}
        // If serial buffer is threatening to underrun, start
        // introducing progressively longer pauses to allow more
        // data to arrive (up to a point).
      } else {
        // End of data -- issue latch:
        startTime  = micros();
        mode       = MODE_HEADER; // Begin next header search
        FastLED.show();
      }
    } // end switch
  } // end for(;;)
}

void loop()
{
  // Not used.  See note in setup() function.
}

This is the full code, please help me with which sections need to go into which functions.

I'd suggest that the code starting here

is moved into the loop function.

I have no idea what SPEED's value should be; try 115200

ok so this is what it looks like now and without the Speed value 115200 I still get the original error message that SPEED was not declared in this scope, with 115200 I get a new error code, that error compiling for board Arduino Uno which is what I am using.

this is the code right now

// Slightly modified Adalight protocol implementation that uses FastLED
// library (http://fastled.io) for driving WS2811/WS2812 led stripe
// Was tested only with Prismatik software from Lightpack project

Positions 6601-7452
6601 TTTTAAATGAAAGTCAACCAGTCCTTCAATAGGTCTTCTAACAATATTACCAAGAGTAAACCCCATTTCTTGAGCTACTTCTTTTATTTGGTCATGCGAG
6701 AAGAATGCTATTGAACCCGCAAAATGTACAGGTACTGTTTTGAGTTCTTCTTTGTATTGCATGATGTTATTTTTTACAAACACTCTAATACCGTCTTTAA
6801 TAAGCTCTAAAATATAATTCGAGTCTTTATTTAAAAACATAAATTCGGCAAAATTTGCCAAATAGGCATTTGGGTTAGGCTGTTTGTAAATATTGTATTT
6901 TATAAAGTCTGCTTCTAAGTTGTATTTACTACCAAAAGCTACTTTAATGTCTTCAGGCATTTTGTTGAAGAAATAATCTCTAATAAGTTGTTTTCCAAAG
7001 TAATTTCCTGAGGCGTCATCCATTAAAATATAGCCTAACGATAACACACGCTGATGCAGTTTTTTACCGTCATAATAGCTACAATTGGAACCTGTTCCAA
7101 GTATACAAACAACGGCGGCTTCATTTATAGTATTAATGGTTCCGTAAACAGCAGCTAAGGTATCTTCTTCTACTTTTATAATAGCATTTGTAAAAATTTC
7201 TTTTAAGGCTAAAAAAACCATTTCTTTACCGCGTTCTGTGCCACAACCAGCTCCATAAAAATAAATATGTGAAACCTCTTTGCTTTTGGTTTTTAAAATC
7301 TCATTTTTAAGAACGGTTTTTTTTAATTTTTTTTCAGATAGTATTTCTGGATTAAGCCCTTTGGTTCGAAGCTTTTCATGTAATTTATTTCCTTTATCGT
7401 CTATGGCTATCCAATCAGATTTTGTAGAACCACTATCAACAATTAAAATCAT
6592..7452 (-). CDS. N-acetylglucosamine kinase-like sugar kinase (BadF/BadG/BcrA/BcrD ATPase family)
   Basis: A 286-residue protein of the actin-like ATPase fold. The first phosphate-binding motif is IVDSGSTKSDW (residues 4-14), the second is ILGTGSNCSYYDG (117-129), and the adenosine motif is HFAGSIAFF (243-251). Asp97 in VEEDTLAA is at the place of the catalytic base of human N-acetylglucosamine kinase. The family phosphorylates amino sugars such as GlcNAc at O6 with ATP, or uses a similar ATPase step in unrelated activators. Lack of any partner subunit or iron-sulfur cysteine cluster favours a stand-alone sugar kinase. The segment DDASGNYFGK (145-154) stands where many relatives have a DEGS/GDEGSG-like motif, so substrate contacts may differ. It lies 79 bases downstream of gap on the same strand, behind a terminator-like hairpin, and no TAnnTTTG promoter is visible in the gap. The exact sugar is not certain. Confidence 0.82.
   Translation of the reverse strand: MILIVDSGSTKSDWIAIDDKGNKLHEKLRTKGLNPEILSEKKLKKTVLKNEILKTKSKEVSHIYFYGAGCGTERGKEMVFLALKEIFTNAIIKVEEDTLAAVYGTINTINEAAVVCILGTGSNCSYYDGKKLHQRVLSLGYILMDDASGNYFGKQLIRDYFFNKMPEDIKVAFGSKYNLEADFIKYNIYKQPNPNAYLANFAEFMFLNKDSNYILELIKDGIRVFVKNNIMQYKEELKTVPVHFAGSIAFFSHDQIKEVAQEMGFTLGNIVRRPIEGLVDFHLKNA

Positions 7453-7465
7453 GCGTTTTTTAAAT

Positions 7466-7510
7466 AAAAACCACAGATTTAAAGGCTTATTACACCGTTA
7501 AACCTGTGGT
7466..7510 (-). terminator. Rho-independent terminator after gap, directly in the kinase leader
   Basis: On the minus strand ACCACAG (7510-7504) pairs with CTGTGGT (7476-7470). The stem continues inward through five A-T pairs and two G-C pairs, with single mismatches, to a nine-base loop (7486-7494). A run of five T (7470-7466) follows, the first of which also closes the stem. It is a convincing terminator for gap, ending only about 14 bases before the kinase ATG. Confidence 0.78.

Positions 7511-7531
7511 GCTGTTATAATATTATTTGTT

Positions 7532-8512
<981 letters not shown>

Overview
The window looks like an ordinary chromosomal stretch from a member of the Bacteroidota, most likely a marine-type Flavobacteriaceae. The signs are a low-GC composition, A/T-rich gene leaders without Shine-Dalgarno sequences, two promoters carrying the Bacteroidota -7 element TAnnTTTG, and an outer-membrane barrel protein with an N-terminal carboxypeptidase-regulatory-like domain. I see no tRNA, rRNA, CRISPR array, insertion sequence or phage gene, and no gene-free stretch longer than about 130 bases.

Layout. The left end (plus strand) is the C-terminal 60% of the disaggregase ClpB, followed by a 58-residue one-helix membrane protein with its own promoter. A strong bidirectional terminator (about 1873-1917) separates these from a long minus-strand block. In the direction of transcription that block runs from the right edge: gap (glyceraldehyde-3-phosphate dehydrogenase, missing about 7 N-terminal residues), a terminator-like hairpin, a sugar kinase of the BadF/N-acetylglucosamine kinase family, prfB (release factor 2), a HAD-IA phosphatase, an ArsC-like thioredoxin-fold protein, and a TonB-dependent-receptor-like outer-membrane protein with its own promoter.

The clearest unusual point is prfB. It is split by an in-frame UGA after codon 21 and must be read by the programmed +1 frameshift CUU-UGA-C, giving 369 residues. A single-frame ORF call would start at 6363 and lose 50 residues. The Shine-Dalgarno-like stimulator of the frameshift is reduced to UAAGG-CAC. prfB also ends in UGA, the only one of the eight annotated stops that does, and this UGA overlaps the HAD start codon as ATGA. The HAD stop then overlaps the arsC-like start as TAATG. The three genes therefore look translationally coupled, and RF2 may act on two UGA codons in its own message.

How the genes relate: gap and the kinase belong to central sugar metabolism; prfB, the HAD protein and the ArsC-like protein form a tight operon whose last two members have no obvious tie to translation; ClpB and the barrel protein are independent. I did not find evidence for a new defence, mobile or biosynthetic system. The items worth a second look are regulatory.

#include "FastLED.h"
#include <SPI.h>

#define LED_PIN 11 // arduino output pin
#define CLOCK_PIN 13 // arduino SPI output pin
#define NUM_LEDS 6 // Max LED count
#define BRIGHTNESS 96 // maximum brightness
#define FRAMES_PER_SECOND 30 // virtual serial port speed, must be the same in boblight_config 

CRGB leds[NUM_LEDS];
uint8_t * ledsRaw = (uint8_t *)leds;

// A 'magic word' (along with LED count & checksum) precedes each block
// of LED data; this assists the microcontroller in syncing up with the
// host-side software and properly issuing the latch (host I/O is
// likely buffered, making usleep() unreliable for latch).  You may see
// an initial glitchy frame or two until the two come into alignment.